I’m not a fan of sporting analogies used in a business context. They make some people (people who like sport) feel smug and comfortable and exclude others (people who are less interested in sport) feel excluded.
That being said I am going to use one here – along with an accompanying explanation – to see if it strikes a chord and helps you identify a character type that we see in business from time to time. Heaven knows, you might even recognise yourself and if that helps you to be come a better person you can thank me later. Or send money. Either work for me. Money is better.
The expression I would like to highlight was coined by the man who was described in one article as “the bumbling pundit and casual racist” Ron Atkinson, but let’s not let his obnoxious opinions cloud the concept he introduced and that I am going to talk about here… The Little Reducer.
In a football (or soccer if you must) context The Little Reducer is a tactic employed by a player who is concerned that another, more skilful, swifter player is going to literally run rings around them in a game. At the first opportunity the less talented player will launch into a full-blooded tackle that will either injure their more able opponent or sow sufficient doubts in their mind that they are less confident next time they find themselves close to their assailant. It might be as subtle as raking their studs down the back of a calf or going over the top of the ball to make heavy contact with a leg. Either way it sets a tone for all future interactions between the two.
So how does it manifest in business?
I have yet to be physically assaulted by a client (although perhaps some of them have wanted to), but the psychological equivalent does crop up from time to time. Those of you who have worked with Colour;Noun will know that we don’t want people to settle for a bog-standard, sit-down-and-read-the-PowerPoint type of conference or event so on occasion our eagerness to push the organisers towards trying something different makes some people a little anxious.
Wherever this anxiety stems from, whether it is challenging their status and authority or making them fear that they will lose face somehow, it can manifest in a number of comments and/or behaviours.
At the low end of the spectrum is “I don’t think that our people will go for that.” (Really? Is that the best you can do? Must try harder.) For a start, when did you ask them and who made you spokesperson for the group? Don’t try to justify your own anxieties with the mythical democracy of imagined public response. We can gladly skip over that clumsy attempt.
Harder to deal with is the late challenge. This has happened historically recently, just before an event started (although for discretion’s sake I am not going to ascribe a time-frame to what constitutes “recently”).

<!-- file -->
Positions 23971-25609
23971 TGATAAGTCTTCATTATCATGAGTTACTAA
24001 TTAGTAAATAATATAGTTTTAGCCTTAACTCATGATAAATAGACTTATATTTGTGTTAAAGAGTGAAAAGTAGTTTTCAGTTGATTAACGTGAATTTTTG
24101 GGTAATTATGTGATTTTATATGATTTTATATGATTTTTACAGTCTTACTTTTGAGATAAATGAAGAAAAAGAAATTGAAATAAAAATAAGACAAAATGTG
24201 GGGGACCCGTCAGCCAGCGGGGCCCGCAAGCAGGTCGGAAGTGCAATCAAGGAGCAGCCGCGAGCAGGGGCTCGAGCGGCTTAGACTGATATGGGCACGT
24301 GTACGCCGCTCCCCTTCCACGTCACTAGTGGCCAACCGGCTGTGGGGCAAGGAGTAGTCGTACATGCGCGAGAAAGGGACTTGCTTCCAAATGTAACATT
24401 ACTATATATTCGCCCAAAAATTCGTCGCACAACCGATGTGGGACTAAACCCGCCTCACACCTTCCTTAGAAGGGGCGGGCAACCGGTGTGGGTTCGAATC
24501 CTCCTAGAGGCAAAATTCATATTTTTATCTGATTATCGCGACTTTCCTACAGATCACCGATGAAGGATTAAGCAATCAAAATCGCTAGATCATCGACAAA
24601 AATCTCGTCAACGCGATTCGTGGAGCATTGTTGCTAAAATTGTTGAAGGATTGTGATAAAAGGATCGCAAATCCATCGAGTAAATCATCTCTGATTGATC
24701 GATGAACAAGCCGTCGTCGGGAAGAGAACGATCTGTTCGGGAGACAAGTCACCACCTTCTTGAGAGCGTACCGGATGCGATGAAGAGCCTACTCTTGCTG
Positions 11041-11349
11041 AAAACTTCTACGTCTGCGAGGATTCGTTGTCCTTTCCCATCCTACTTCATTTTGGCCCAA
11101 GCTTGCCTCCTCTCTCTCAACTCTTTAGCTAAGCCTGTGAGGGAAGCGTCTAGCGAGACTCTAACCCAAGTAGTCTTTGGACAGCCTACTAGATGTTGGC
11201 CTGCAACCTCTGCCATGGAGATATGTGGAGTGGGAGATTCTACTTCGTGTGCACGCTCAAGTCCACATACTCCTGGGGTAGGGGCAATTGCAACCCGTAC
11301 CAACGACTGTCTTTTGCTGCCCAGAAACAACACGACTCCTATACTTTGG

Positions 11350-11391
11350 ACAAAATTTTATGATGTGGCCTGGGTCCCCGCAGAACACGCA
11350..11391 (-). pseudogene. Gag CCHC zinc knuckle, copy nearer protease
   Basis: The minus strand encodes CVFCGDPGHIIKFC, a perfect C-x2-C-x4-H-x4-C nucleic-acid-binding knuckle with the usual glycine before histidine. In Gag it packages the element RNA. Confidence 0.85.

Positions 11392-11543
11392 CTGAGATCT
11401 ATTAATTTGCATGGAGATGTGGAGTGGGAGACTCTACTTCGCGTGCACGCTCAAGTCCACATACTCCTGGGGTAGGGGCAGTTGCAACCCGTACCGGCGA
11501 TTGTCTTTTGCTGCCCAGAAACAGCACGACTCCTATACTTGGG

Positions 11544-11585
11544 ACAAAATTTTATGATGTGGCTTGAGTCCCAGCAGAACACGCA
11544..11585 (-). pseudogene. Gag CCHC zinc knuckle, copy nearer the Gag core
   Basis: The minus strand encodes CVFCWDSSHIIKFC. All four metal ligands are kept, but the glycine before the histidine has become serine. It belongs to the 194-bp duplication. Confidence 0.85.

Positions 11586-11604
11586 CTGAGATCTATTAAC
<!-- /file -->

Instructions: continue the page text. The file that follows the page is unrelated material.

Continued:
The individual in question had already railroaded fifteen minutes out of each of three absolutely vital hour-long briefing calls to provide utterly unnecessary context for the event that was to be held. This was the equivalent of an animal “scent marking” their territory. Fair enough. You go ahead. If you want to emphasise how vital your role or department is for the sake of your ego, be my guest. I’ve seen enough CEOs insist on an hour-and-a-half at the top of a conference to not let that faze me.
More insidious and much harder to deal with was the late challenge on the day before the event. We were just going through last-minute rehearsals to ensure everything would run smoothly when they slid in with this beauty:
“Yes, well last time we did something like this a lot of people said they didn’t really get anything out of it…”
Ouch! Psychologically I’m holding my shin but the referee has waved play on. What do I do now? Do we need to tone it down? Do we need to change what we’re doing? Do we need to re-jig the whole section to emphasise the context and relevance of our contribution? Whatever we choose why have they have waited for the best part of three weeks and missed countless opportunities to voice misgivings only to stick in that Little Reducer at the last minute?
[I know you’re worried. We didn’t do anything drastic. We re-wrote the intro to our section, carried on as normal and left with a smug look on our faces when everything worked and people engaged as we intended with our content. Back of the net. You’re not singing anymore etc.]
The point that we are trying to make is that people, being the weird little bundles of ego and status and anxieties that they are can find the most unhelpful ways to preserve that ego, that status and protect themselves from their perceived anxieties.
We sometimes highlight these in our Applied Improv sessions when we let people experiment with ways to undermine and under-commit to ideas and suggestions… “yes, good suggestion… although of course we will need to fund it with cost savings elsewhere”, or “great idea… but we’ll need to consider all the implications. Let’s schedule another meeting to see if it’s really feasible.”
Our instinct is that most Little Reducers are born out of insecurity and a need to preserve a sense of authority and status and a desire for control, or to give them an escape route if things go wrong.
More useful is the spirit of willing collaboration that underpins the African concept of ubuntu (sorry, but not sorry casually racist football pundits) that states that:
“Every action I take to elevate you, elevates me. Every action that I take to bring you down brings me down.”
You don’t have to a sports fan to appreciate that the spectacle is better when people aren’t trying to kick each other off the park…
Colour; Noun (Vicky Holding and Howard Karloff)